We love Bitcoin. It's trying to compete against the sovereign currencies of the world, it's trying to compete against gold and so forth. Fantastic. It should succeed. What we are trying to do is something different. We're trying to bring in multi-universe of assets. A universe, where there could be, for example, a specific assets for specific countries issued in a compliant manner. You can't do this on Ethereum. Ethereum generalize the scripting language of Bitcoin. And that's the one improvement it did. While we brought in a new protocol, we expanded on the scripting languages to add any number of them. And we're doing something that most people are blind to, which is allow people to create subnetworks with different properties. So people don't even understand what that means, and they don't understand why this is such a huge step forward. And so when they do, it's going to be really fun to see, and they will start copying us all of a sudden. And we're beginning to see that. The savvy people are beginning to copy features of Avalanche. But the game we're playing is, is a bigger game. It's a much more fun game than the game other people play.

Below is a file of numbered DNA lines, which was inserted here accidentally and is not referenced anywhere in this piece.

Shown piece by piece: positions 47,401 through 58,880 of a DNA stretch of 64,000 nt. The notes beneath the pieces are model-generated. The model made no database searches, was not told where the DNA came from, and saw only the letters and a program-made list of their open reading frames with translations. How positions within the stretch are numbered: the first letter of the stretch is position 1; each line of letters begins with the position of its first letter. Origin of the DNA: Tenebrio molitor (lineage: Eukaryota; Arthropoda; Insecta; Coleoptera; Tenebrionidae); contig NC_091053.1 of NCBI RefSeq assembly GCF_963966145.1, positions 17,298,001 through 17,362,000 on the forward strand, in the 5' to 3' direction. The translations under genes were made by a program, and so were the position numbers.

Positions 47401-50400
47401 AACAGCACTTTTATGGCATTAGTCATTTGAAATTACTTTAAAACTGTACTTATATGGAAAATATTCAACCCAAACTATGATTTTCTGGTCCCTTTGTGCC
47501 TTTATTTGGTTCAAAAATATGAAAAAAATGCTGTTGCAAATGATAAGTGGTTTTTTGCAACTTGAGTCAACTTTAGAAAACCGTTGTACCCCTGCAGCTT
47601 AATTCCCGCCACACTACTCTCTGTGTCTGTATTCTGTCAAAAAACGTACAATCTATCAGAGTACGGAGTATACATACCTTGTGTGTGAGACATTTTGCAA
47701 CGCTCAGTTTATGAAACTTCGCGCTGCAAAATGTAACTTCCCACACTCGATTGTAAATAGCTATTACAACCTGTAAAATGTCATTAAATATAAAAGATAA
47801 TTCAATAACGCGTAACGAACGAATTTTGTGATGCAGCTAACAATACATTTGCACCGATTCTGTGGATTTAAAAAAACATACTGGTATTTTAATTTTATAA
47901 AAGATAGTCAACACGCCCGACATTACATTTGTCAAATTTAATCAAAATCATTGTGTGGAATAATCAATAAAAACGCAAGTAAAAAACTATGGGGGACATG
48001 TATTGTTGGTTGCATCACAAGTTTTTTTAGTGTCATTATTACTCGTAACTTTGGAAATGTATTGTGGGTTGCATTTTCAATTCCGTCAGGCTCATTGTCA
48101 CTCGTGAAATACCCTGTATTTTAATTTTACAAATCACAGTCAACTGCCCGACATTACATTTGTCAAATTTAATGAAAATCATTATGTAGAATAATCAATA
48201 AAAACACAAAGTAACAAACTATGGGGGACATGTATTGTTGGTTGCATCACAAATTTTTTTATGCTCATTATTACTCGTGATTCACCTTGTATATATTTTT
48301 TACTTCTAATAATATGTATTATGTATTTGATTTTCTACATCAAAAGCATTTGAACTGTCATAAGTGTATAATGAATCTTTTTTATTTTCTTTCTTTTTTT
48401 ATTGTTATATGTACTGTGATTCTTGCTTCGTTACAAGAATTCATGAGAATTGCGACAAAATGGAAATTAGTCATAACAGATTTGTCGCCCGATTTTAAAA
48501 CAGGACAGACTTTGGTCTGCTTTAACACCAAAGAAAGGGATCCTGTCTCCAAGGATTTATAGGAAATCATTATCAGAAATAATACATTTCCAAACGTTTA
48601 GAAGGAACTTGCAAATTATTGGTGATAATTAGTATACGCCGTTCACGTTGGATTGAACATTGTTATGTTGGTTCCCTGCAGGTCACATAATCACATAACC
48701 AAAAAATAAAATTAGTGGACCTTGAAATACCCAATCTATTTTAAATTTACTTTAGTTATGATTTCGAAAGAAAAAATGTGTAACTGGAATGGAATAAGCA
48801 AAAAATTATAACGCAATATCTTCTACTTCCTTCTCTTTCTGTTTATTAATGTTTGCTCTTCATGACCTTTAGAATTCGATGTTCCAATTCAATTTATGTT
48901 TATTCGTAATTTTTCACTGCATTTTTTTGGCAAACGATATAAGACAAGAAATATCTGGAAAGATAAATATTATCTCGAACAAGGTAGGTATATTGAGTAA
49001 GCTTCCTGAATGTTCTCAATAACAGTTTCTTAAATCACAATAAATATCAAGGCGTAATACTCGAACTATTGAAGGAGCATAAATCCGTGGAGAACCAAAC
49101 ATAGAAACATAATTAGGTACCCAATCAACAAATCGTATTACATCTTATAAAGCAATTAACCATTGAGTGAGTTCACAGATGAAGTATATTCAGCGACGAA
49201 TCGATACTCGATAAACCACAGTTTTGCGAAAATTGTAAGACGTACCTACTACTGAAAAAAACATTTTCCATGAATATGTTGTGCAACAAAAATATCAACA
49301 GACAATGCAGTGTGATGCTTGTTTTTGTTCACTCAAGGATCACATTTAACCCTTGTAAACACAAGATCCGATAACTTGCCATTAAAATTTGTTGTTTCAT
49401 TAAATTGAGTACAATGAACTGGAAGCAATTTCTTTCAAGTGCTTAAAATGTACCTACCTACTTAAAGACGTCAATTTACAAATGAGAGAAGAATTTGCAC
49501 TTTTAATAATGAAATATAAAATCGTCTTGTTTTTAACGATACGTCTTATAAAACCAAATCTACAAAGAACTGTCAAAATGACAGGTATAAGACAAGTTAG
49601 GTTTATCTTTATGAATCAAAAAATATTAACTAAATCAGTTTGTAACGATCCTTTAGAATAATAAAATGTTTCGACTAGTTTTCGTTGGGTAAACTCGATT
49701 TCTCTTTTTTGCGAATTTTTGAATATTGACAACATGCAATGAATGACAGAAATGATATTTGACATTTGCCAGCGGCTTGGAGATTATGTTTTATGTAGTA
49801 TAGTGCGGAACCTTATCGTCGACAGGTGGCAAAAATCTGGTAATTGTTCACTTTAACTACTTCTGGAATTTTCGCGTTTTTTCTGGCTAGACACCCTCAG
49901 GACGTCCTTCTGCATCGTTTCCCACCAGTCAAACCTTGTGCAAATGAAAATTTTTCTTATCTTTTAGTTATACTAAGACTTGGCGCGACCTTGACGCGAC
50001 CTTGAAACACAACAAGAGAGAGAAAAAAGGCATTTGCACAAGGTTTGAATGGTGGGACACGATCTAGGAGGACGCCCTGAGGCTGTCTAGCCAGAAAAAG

Bobby Ong [00:15:40]:
I start to understand what you mean by creating chain specific rules for certain countries, like immediately of my head, it just reminds me of all the security token offerings. And then you have people like Polymath launching their own blockchain. And because like only certain people who are KYC for example, can own certain assets and all. So I can imagine, like, instead of launching your own chain on securitize with Polymath, if you can kind of launch it as a subnet with all these rules, preset, I suppose. Is that kind of like the thinking? 

Emin Gün Sirer [00:16:07]: